Before I decide to take title to the house, can I try to sell it 'as is'? 6 Answers as of July 30, 2013

I am 22. Mom died in April. House was beneficiary deeded to a family friend who does not want the house and wants to deed it over to me. The house needs a lot of work and last payment was made in February.

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The Law Office of Darren Aronow, PC
The Law Office of Darren Aronow, PC | Darren Aronow
In order to sell you have to have house deeded over to you.
Answer Applies to: New York
Replied: 7/30/2013
Mark S Cherry, Attorney at Law, PC
Mark S Cherry, Attorney at Law, PC | Mark Cherry
Yes. It would be better if the "Estate" sold the property. The family friend should sign a "Renunciation" as well as a "Quitclaim Deed" to assure clean title. An estate attorney should be retained to prepare the necessary paperwork.
Answer Applies to: New Jersey
Replied: 7/30/2013
Stephens Gourley & Bywater | David A. Stephens
If you get title you can try to sell it as is.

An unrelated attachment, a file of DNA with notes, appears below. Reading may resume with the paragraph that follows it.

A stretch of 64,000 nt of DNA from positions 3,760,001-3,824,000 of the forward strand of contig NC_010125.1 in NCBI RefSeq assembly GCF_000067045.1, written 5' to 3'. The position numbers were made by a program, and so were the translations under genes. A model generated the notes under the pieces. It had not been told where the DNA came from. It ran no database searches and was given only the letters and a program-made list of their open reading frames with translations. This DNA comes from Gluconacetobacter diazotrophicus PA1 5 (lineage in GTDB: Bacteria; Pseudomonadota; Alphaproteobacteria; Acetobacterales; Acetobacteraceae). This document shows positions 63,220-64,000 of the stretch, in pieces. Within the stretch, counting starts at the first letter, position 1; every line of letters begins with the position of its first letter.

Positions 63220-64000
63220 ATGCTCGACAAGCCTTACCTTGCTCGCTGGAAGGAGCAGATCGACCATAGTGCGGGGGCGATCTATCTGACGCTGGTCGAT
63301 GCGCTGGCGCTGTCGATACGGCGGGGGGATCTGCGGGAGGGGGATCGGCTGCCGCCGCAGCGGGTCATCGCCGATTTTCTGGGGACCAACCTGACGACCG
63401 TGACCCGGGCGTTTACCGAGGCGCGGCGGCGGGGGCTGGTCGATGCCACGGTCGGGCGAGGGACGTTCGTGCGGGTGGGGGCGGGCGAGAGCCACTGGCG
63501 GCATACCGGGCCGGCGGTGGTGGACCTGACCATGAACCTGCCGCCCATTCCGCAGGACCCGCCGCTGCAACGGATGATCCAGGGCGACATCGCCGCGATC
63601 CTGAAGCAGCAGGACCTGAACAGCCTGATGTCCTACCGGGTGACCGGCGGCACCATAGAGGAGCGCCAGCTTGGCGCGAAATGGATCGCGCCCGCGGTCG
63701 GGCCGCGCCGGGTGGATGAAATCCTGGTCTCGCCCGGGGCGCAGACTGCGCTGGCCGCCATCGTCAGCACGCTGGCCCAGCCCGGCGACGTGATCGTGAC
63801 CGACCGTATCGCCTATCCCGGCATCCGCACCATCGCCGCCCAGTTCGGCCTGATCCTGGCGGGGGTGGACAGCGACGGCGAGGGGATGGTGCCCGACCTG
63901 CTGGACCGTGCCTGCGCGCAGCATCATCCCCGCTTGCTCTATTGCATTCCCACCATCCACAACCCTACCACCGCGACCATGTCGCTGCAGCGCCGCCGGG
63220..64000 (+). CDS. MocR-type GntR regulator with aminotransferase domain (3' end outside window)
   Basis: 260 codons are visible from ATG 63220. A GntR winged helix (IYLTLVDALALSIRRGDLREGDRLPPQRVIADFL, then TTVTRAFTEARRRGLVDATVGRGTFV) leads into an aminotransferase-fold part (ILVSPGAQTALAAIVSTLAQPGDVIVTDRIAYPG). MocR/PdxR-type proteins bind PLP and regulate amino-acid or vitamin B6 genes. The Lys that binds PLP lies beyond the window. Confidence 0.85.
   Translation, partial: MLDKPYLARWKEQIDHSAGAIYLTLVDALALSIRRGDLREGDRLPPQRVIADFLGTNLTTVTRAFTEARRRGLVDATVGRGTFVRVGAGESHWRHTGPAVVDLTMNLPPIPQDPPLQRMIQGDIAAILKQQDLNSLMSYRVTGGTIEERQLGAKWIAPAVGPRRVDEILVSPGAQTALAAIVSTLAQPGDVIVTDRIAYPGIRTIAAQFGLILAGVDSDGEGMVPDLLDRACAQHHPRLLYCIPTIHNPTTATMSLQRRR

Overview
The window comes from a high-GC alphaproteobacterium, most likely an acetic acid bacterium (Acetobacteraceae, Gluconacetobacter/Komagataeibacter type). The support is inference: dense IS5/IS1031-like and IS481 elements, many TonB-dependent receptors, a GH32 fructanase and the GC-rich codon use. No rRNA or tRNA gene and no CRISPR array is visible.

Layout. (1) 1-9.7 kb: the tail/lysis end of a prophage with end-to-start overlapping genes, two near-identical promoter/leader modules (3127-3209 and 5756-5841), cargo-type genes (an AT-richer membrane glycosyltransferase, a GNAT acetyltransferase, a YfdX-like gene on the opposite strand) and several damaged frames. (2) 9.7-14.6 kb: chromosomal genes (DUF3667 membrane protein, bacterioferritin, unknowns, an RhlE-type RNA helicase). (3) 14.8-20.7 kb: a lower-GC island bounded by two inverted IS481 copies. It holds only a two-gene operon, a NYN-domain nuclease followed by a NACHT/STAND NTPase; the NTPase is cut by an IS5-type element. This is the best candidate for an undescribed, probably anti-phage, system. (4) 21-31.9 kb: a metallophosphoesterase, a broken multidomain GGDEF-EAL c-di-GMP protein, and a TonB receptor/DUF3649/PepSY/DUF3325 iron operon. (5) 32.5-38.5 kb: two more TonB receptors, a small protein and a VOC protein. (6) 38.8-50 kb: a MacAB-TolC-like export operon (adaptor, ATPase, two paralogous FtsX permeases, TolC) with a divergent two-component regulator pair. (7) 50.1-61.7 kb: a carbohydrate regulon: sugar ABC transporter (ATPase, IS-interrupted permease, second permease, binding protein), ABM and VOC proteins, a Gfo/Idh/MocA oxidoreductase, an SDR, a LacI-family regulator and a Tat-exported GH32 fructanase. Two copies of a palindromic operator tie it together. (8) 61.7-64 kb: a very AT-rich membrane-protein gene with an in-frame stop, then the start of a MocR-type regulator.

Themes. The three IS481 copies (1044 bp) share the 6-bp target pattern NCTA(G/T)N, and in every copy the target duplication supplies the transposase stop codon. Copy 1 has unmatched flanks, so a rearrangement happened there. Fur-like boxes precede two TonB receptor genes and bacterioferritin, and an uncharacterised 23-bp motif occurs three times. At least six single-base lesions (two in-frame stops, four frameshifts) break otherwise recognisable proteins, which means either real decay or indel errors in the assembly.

Answer Applies to: Nevada
Replied: 7/30/2013
Danville Law Group | Scott Jordan
Before you can sell the house, you will need to own it. Before signing new deeds, you must be made aware that signing new deeds will have potential tax consequences. You and your family friend should consult with a probate attorney to determine the best way to accomplish your goals.
Answer Applies to: California
Replied: 7/30/2013
Janke Legal Consulting | Bruce C. Janke
You cannot sell the house, as-is or otherwise, unless you own it. The friend could sell the house and give the sale proceeds to you. But is the loan "under water" (loan amount exceeds market value) If so, the friend can't sell it without getting the lender to accept a sale price less than the loan amount in satisfaction of the loan ("short sale"). And anyway, there would be no point in selling because you wouldn't get any money from the sale. No mortgage payment has been made for five months.
Answer Applies to: California
Replied: 7/30/2013
    Victor Varga | Victor Varga
    Of course not. How can you sell something that you do not own? You have to have obtain ownership first, then do what you want with it.
    Answer Applies to: Maryland
    Replied: 7/30/2013
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